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Article citations


Wicker, S., Jung, J., Allwinn, R., Gottschalk, R. and Rabenau, H.F. (2007) Prevalence and prevention of needlestick injuries among health care workers in a German university hospital. International Archives of Occupational and Environmental Health, 81, 347-354. doi:10.1007/s00420-007-0219-7

has been cited by the following article:

  • TITLE: Occupational exposures to blood and body fluids (BBF): Assessment of knowledge, attitude and practice among health care workers in general hospitals in Lebanon

    AUTHORS: Ibtissam Sabbah, Hala Sabbah, Sanaa Sabbah, Hussein Akoum, Nabil Droubi

    KEYWORDS: Occupational exposure to blood and body fluids; Evaluation of the Professional Practice; Knowledge, Attitude, and Practices (KAP); Controlled Language; Healthcare Workers

    JOURNAL NAME: Health, Vol.5 No.1, January 11, 2013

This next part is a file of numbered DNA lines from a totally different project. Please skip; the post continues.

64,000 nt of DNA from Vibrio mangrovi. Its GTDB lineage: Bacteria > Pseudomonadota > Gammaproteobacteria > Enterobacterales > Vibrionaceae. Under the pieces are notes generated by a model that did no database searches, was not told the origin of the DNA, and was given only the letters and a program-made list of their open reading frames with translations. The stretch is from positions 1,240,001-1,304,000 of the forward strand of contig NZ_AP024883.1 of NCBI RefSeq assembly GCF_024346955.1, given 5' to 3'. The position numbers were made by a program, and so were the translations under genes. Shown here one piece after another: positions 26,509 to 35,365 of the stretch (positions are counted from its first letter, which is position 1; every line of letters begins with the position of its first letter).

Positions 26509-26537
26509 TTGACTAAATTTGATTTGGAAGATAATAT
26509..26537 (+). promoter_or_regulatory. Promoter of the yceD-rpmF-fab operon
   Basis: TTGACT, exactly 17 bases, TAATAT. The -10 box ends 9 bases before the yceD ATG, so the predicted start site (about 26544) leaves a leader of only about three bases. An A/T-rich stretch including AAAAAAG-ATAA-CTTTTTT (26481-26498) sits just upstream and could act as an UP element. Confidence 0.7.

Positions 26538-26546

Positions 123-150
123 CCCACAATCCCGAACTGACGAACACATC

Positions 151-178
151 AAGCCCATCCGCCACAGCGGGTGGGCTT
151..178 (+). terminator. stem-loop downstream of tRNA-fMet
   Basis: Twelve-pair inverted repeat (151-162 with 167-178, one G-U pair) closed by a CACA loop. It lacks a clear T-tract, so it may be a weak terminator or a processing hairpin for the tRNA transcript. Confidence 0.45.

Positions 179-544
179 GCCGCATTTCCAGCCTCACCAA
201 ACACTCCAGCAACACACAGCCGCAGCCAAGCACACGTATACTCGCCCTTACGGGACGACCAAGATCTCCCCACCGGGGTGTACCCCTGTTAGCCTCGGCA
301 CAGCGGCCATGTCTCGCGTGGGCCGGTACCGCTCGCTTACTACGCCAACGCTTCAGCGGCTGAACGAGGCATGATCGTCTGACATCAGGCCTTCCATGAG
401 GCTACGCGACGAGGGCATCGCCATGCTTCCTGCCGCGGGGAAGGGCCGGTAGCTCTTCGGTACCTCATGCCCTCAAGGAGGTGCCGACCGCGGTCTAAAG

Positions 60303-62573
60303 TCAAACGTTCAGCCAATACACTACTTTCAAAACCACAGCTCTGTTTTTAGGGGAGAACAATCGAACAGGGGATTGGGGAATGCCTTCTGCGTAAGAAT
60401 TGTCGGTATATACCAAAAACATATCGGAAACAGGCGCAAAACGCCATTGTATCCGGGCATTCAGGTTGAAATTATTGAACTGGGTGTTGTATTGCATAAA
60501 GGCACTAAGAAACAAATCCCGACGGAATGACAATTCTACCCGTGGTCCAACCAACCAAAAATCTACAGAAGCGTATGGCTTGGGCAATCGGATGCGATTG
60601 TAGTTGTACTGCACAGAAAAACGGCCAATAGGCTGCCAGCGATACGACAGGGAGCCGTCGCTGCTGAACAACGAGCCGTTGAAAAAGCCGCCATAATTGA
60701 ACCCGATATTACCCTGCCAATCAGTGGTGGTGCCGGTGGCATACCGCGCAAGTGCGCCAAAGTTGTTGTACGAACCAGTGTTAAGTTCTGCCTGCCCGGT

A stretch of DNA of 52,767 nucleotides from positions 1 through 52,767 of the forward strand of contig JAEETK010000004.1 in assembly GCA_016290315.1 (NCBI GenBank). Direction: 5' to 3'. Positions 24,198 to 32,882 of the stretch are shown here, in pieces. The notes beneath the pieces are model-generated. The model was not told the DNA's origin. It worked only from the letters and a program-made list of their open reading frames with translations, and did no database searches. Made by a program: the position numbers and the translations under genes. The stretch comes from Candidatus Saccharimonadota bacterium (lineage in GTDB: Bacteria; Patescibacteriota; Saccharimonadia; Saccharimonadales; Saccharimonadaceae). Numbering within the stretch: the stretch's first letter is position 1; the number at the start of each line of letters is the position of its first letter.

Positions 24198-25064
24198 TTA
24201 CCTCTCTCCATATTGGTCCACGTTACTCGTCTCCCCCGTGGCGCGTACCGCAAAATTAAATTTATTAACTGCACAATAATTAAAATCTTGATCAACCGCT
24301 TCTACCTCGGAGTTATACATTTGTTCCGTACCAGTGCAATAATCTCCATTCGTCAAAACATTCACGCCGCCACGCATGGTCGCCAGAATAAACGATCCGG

ABSTRACT: Healthcare workers (HCWs) who are employed in traditional health care workplaces face a serious danger that may threaten their life; it is their exposure to blood and body fluids (BBF). In Lebanon, the introduction of a hospital accreditation system has put a particular emphasis on staff safety, and on the evaluation of professional practice (EPP) programs. Methods: A cross-sectional survey was conducted amongst 277 HCWs working in 4 general hospitals in South Lebanon. Objective: 1) describe the prevalence and the risk factors for occupational exposure to BBF among HCWs; 2) evaluate knowledge, attitude, and practices of HCW concerning blood-borne pathogens and adherence to universal safety precautions. Results: The mean age of the respondents was 32.14 years (SD = 10.33), 57.4% were females. 43.3% of HCWs expressed that they use gloves all the time for every activeity of care. 67.1% were aware that needles should not be recapped after use; registered nurses and nursing students were more aware than physicians and nursing assistants (nurse) in this subject. 30% of HCWs declared having had at least one occupational exposure to BBF; 62.7% of all accidental exposure was reported to the department responsible for managing exposures. Percutaneous injuries were the most frequently reported. Vaccination coverage was 88.4% for hepatitis B, and 48.4% against influenza. The source patient was tested in 43.4% of reported BBF exposures. Accidental exposure to BBF was more frequent in older people (OR = 3.42; p = 0.03) and the more experienced. Subjects working in intensive care unit ward reported more exposure to BBF (OR = 3; p = 0.04). Participants incurring exposure to BBF resorted to different measures after the injury suggesting a lack of a uniform policy for post-exposure prophylaxis. Conclusion: Exposure to BBF represents an important and frequently preventable occupational hazard for HCWs in Lebanon that requires continuous EPP of HCWs, and a comprehensive approach for prevention and management.